Enjoy some writeups on the Habs!

2020-2021 Montreal Canadiens

by Veronica, July 11, 2021

Reality. As defined by the Oxford dictionary, it means:

The world or the state of things as they actually exist, as opposed to an idealistic or notional idea of them.

Oxford never considered hockey when listing this entry.

The average Habs fan (is there a more offensive moniker?) has been instructed by hockey media going on a solid several years now that your Montreal Canadiens are a mediocre assembly and their general manager is an out-of-his-depth, old-school, woefully-behind-his-times executive - and to get on a first-name basis with reality. As if reality has anything to do with hockey.

The Montreal Canadiens nonetheless just won 13 post-season games in 2021, beating the Toronto Maple Leafs in seven games, giving the Leafs three chances to eliminate them, then rested for exactly one day before sweeping the Winnipeg Jets (after the most gruelling regular-season scheduled in NHL history), then eliminating the Vegas Golden Knights in six games, at home. Each of these eliminations happened upon the Habs’ first opportunity.

But let’s go back to the regular season for a moment. The regular season, a time of year that I’ve often said on the Habby Hour is irrelevant, but for when it’s determined who gets to play for the prize.

The regular season, the frankly most pathetic measuring stick, dictated that your Montreal Canadiens were going to be predicable failures in the post-season against each of those teams. And the commentariat stubbornly didn’t get more intelligent with each round.

Because you can’t predict hockey. You just can’t, no matter how worn out your calculators become after punching in all those McDavid, Matthews or Marner numbers. WATCH THE GAMES!

To win a Stanley Cup, you need to have brothers. Who aren’t afraid to die, and are valiantly going to war. The Miami team got it this time. They got it last year, too, because they get it. They get the post-season. (Finally.)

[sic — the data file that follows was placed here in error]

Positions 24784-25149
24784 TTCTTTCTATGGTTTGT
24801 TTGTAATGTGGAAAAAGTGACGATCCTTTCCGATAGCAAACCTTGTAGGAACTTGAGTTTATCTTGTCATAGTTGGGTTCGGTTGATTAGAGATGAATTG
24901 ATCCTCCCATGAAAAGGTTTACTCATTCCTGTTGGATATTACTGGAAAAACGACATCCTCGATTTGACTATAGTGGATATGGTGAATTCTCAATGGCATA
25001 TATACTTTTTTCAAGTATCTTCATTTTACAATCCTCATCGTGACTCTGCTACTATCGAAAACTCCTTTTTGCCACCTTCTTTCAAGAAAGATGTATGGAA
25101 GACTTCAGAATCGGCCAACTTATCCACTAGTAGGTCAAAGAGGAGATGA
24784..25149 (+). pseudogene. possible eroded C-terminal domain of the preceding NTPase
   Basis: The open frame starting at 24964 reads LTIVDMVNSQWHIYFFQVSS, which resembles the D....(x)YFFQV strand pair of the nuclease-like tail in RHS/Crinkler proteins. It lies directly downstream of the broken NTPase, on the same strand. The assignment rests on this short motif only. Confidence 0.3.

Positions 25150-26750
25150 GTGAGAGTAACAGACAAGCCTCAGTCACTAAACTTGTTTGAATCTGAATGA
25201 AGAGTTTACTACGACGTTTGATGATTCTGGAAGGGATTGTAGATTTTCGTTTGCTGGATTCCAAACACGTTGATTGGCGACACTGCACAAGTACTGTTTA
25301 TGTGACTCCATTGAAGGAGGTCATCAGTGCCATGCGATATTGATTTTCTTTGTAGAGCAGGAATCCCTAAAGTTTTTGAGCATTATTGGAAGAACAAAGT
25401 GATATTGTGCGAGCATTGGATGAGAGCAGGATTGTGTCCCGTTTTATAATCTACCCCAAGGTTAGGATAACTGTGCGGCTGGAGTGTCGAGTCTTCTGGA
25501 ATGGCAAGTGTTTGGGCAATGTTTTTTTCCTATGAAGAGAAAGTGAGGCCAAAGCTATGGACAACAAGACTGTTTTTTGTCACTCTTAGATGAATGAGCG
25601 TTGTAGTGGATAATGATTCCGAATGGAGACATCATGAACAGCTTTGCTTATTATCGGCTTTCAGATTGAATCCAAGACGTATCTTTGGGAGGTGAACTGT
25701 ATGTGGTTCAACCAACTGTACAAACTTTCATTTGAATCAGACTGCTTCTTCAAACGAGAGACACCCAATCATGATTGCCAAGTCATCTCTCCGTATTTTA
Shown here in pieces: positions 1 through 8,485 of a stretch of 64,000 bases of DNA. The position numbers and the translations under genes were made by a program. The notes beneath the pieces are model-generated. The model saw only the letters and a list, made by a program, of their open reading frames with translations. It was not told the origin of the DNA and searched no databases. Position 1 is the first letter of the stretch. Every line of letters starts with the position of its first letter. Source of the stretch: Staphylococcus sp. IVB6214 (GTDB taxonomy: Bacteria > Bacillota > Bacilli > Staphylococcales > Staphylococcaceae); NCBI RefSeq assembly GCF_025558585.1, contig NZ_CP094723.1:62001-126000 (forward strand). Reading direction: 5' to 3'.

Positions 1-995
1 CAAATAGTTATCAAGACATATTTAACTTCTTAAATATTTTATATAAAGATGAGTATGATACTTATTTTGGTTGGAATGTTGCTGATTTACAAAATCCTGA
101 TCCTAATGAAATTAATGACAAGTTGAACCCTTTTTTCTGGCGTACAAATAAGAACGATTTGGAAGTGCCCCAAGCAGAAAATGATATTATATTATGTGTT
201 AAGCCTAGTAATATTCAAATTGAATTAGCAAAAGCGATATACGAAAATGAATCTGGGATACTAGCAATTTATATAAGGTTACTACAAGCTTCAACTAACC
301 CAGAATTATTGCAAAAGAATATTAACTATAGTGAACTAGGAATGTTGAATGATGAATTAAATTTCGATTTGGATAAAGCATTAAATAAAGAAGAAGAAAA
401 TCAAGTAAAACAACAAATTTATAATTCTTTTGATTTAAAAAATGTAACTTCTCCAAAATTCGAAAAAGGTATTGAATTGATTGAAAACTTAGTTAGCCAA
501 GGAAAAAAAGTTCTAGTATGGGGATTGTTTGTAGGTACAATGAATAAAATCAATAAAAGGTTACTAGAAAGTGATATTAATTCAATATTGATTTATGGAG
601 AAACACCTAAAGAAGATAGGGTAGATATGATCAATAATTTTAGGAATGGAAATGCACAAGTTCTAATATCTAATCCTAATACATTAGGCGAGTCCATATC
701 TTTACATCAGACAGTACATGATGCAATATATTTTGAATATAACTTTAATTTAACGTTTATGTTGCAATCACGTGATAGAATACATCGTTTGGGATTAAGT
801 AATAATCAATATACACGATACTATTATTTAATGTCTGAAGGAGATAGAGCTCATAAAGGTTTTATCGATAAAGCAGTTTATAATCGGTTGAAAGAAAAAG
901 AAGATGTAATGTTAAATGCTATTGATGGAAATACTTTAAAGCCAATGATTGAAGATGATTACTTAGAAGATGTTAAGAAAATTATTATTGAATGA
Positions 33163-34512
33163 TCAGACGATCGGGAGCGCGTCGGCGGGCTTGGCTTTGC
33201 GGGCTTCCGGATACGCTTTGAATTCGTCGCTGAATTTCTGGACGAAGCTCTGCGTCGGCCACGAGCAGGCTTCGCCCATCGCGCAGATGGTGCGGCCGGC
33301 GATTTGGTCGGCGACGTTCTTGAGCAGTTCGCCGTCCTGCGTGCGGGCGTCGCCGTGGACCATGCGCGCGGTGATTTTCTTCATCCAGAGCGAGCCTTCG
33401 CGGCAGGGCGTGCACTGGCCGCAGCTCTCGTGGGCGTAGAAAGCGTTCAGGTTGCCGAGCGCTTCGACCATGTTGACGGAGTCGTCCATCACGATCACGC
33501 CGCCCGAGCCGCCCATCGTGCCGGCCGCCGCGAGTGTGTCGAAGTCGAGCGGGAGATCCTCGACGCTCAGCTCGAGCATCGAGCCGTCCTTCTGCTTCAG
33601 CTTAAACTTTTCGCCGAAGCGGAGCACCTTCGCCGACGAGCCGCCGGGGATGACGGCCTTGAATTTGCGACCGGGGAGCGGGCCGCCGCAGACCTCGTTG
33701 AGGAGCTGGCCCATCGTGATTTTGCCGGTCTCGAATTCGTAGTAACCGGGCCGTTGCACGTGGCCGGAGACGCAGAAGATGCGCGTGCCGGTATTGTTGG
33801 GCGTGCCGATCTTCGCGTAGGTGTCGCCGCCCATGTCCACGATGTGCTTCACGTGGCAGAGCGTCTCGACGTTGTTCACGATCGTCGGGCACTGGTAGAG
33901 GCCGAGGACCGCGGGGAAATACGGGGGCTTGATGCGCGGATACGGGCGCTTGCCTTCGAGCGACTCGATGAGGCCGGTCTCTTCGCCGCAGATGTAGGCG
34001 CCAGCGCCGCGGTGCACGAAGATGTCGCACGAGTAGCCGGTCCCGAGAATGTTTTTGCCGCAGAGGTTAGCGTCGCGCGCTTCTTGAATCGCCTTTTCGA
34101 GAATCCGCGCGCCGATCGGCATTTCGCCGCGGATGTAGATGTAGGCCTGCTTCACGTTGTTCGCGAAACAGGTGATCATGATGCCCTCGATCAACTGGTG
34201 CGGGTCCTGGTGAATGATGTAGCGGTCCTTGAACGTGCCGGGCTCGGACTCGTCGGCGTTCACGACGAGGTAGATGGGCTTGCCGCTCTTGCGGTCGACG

It was in Game 1, with Paul Byron’s short-handed goal, from his stomach, in a tied third-period against the Leafs in enemy territory, that it was confirmed to me that the Leafs were toast. One way or another. We watched their stars get tossed around by the collar, counting on not getting a penalty as some sort of victory. Cowards!


First chance the Leafs got to eliminate them? Cole Caufield and Nick Suzuki teamed up for an embarrassingly easy two-on-one in overtime. Second chance? Two days later, an overtime joyous, smiling goal by Jeseperi Kotkaniemi, who was scratched for the first game of the series (and the last two of the Stanley Cup, to the delight of non-post series fans of Brady Tkachuk). Game Seven did not require overtime. There is nothing that tells you more about this than the Leafs’ current roster. Gallagher scored his easiest goal of his career and Perry scored off his ass-area and the Habs won in regulation.

Enough about them. They’re such a waste of time. No disrespect; they’re just such an annoying non-factor.

In the second round that Jesperi Kotkaniemi, Nick Suzuki and Cole Caufield all got past, their second of three, they dispatched the Winnipeg Jets, another team predicted to sweep *them*. Excuses this round, too - luck. Because luck somehow plays a role in a sweep.

Mark Scheifele, who the Canadiens beat in the first game, got himself ejected from the series for a cowardly hit on Jake Evans, who secured the win in Game 1 by netting an insurance goal - Scheifele tried to end Evans after the goal. Evans appeared again in the playoffs, thank god. Scheifele will miss the Jets’ season opener in October.

Enough about them.

The third round - against the Vegas Golden Knights. This was supposed to be *the* test. The Habs were the first team, too, to punch their ticket to the Final Four, having begun their second series way late. I had been looking forward to this one, because I knew the Habs would know exactly how to get into Max Pacioretty’s head, a guy important to the VGK team.